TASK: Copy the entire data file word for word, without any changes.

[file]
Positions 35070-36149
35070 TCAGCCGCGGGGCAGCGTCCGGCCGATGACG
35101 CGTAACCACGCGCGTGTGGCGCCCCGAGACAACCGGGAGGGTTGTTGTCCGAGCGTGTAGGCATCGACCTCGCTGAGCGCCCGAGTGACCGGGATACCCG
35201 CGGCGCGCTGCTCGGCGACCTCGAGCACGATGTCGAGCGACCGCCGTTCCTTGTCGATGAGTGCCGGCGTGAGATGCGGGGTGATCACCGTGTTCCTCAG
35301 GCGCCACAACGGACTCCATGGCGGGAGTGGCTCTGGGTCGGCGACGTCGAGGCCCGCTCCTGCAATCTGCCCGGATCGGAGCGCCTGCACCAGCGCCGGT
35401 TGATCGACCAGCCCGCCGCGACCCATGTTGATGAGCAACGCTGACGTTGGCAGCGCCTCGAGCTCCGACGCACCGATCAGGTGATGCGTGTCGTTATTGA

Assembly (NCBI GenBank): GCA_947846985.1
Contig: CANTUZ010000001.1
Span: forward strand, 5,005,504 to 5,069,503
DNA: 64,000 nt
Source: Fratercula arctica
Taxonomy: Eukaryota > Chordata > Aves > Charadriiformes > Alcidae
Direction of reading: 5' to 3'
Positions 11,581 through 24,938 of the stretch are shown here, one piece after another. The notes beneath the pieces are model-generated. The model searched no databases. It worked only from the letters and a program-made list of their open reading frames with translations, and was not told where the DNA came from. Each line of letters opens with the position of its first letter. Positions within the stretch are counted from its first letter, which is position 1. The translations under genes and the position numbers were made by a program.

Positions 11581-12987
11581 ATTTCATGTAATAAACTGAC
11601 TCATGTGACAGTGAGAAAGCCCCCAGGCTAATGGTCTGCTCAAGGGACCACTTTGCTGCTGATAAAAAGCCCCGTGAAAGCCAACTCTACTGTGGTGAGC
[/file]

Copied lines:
Positions 35070-36149
35070 TCAGCCGCGGGGCAGCGTCCGGCCGATGACG
35101 CGTAACCACGCGCGTGTGGCGCCCCGAGACAACCGGGAGGGTTGTTGTCCGAGCGTGTAGGCATCGACCTCGCTGAGCGCCCGAGTGACCGGGATACCCG
35201 CGGCGCGCTGCTCGGCGACCTCGAGCACGATGTCGAGCGACCGCCGTTCCTTGTCGATGAGTGCCGGCGTGAGATGCGGGGTGATCACCGTGTTCCTCAG
35301 GCGCCACAACGGACTCCATGGCGGGAGTGGCTCTGGGTCGGCGACGTCGAGGCCCGCTCCTGCAATCTGCCCGGATCGGAGCGCCTGCACCAGCGCCGGT
35401 TGATCGACCAGCCCGCCGCGACCCATGTTGATGAGCAACGCTGACGTTGGCAGCGCCTCGAGCTCCGACGCACCGATCAGGTGATGCGTGTCGTTATTGA

Assembly (NCBI GenBank): GCA_947846985.1
Contig: CANTUZ010000001.1
Span: forward strand, 5,005,504 to 5,069,503
DNA: 64,000 nt
Source: Fratercula arctica
Taxonomy: Eukaryota > Chordata > Aves > Charadriiformes > Alcidae
Direction of reading: 5' to 3'
Positions 11,581 through 24,938 of the stretch are shown here, one piece after another. The notes beneath the pieces are model-generated. The model searched no databases. It worked only from the letters and a program-made list of their open reading frames with translations, and was not told where the DNA came from. Each line of letters opens with the position of its first letter. Positions within the stretch are counted from its first letter, which is position 1. The translations under genes and the position numbers were made by a program.

Positions 11581-12987
11581 ATTTCATGTAATAAACTGAC
11601 TCATGTGACAGTGAGAAAGCCCCCAGGCTAATGGTCTGCTCAAGGGACCACTTTGCTGCTGATAAAAAGCCCCGTGAAAGCCAACTCTACTGTGGTGAGC